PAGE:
The Tier IV Paroikoi are an excellent exemplar of this. To be a zeugaratos, one merely needs to a peasant landowner wealthy enough to own a full plow team of oxen (or horse equivalent, the term preexisting the use of horses for plowing). But the wealthier zeugaratoi, those whose lands and income approach the line between Paroikoi and Mesoi like the pre-war Vasiloktonos family, can be considered a Roman economic equivalent to English yeomanry and they are described as such by English travelers.

Although they don’t have the freeholdings comparable to those of mesoi landowners (who are identified as landed gentry by those English travelers), they still have the capital to invest in improvements and to diversify and improve their holdings, since they already have experience in growing for the market. Aside from cereals, they often produce wine, olive oil, fruit, cheese, butter, and silk for sale at the local trade fair, unlike a poorer family living on the margins of subsistence.

At the same time, they are also generally less difficult about taxpaying than the dynatoi, and often have a more business-like attitude than some of the dynatoi, especially some of the older families. Used to wealth, they spend it lavishly and often frivolously, in a manner often criticized as reminiscent of Latin nobility.

Secondly, while the Roman Empire is a money economy, out in the countryside where the bulk of the populace and Paroikoi live, it is often a mixed economy with both money and barter playing a big role in transactions. Paroikoi in general have a harder time getting the high-value currency that is needed for paying taxes in contrast to the town and city dwelling Banausoi. The lower rate acknowledges that.

Village-dwelling Banausoi can be hurt by this, but the village blacksmith would be a low-tier anyway. Most artisanal work in the smaller villages is done on the side by Paroikoi families anyway, with the goal of personal use rather than selling on the market. Villages that support full-time artisans that would be categorized as Banausoi probably have a market, meaning that the area is more monetized than a smaller village off the beaten track.

Tax collectors for the new system have four levels, corresponding to the Paroikoi, Banausoi, Mesoi, and Dynatoi, with the higher-level collectors considered higher in rank and paid more. This is an anti-corruption effort, as obviously dynatoi would have an easier time bribing a tax collector than a Paroikos. The penalties for corruption also go up as an official advances in level.

This is also an effort to reduce tax fraud. Instead of being responsible for collecting taxes for everyone in a certain area, the Dynatoi-level collector is only focused on the few dynatoi in his region. So he can make sure they’re paying their proper dues since he isn’t examining the various peasant villages; that is the task of his junior Paroikoi-level colleagues. This does lead to the possibility of some tax fraud squeaking through on the Paroikoi level as the collectors there are covering more people. But providing the dynatoi pay their dues, that is no issue for the exchequer.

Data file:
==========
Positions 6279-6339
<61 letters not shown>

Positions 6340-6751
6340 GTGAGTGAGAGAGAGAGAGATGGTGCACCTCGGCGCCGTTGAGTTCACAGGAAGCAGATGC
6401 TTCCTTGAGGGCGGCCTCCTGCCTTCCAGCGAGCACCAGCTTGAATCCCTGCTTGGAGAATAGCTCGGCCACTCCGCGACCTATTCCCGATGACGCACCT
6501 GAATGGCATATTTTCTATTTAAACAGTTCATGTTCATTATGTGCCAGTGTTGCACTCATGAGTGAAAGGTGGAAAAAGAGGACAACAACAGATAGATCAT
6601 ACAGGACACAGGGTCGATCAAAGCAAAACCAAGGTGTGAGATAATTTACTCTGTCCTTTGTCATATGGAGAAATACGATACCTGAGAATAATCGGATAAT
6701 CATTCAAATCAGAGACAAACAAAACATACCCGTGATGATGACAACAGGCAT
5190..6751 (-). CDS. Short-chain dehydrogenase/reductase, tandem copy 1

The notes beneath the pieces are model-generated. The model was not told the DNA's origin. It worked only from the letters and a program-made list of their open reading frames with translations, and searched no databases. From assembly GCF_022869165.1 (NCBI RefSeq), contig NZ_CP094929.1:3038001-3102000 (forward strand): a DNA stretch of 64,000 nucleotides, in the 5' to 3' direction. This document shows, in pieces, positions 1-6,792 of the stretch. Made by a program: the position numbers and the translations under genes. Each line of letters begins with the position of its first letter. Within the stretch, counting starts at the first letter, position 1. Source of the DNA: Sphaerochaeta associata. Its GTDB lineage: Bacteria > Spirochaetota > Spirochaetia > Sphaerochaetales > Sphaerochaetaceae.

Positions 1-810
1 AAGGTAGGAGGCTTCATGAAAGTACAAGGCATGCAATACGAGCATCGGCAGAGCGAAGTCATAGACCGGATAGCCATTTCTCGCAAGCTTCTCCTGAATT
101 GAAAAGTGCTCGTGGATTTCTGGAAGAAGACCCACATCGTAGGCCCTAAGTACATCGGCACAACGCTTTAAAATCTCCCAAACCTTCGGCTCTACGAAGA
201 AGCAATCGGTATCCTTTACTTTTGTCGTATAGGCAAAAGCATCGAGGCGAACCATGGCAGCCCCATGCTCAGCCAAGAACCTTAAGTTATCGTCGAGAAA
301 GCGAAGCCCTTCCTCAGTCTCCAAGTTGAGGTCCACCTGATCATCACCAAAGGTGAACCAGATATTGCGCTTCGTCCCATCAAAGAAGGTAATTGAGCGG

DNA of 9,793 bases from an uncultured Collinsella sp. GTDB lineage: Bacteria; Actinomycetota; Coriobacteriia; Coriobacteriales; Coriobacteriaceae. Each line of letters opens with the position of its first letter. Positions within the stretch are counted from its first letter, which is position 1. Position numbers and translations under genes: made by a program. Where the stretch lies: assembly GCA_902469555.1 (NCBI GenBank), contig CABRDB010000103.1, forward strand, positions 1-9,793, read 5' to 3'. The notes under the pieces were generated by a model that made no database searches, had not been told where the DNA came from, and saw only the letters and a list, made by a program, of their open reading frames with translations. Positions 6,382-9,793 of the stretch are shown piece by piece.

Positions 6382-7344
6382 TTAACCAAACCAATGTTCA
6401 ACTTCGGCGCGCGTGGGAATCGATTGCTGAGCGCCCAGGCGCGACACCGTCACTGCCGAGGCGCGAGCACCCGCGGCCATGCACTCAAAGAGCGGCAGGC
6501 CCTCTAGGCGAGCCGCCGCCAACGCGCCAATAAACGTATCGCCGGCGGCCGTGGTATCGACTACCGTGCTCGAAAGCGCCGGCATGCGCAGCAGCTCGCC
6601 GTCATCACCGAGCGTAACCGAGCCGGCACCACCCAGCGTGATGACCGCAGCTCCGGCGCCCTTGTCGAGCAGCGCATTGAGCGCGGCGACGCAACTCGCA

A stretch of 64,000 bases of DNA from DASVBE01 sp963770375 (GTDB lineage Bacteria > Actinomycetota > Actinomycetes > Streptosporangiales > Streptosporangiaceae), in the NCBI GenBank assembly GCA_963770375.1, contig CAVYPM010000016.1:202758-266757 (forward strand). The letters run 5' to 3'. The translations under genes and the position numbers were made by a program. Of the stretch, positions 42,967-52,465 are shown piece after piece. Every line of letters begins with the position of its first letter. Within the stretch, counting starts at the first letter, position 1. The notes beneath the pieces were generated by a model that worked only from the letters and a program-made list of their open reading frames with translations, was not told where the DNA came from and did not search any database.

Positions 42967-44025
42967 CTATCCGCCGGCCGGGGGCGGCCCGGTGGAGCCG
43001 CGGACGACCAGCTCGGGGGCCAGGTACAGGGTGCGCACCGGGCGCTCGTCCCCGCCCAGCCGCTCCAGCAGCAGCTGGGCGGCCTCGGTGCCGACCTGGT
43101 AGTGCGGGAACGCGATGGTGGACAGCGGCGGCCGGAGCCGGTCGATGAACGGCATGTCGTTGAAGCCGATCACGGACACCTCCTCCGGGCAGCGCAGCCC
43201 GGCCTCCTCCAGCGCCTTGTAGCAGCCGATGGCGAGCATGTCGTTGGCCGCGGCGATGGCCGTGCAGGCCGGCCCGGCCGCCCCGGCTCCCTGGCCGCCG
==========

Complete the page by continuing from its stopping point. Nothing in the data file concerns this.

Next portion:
The Kephalate of Skammandros provides a good example of the system in action. The Kephalate, situated in the upper left corner of Anatolia, is a small but prosperous district of the Opsikian theme. Its biggest town is the port of Abydos, a common stop for vessels entering or exiting the Hellespont. Throughout its territory are several smaller towns and large villages, plus smaller villages in between the bigger settlements. The Kephalate as a whole has about 75000 inhabitants.

The Banausoi and Mesoi level collectors are stationed in Abydos and the smaller towns and large villages with enough of their category’s population to justify their presence. While the Abydos-stationed ones concentrate on the taxpayers in the towns, their counterparts in the smaller settlements may cover a few adjacent towns/villages. The Paroikoi-level collectors meanwhile cover the countryside in their assigned areas.

Oftentimes if there are a few artisans that are categorized as Banausoi but live in an area removed from Banausoi-concentrations, those artisans for tax gathering purposes get assigned to the Paroikoi-level collectors covering the region in question. The dynatoi-level collector also covers the town and countryside, depending on where the dynatoi are located, since they could be industrial magnates, large-scale merchants, or major landowners. Sometimes if a poorer kephalate doesn’t have much in the way of mesoi or dynatoi, the mesoi and dynatoi-level collectors may have a couple of kephalates as their ‘territory’.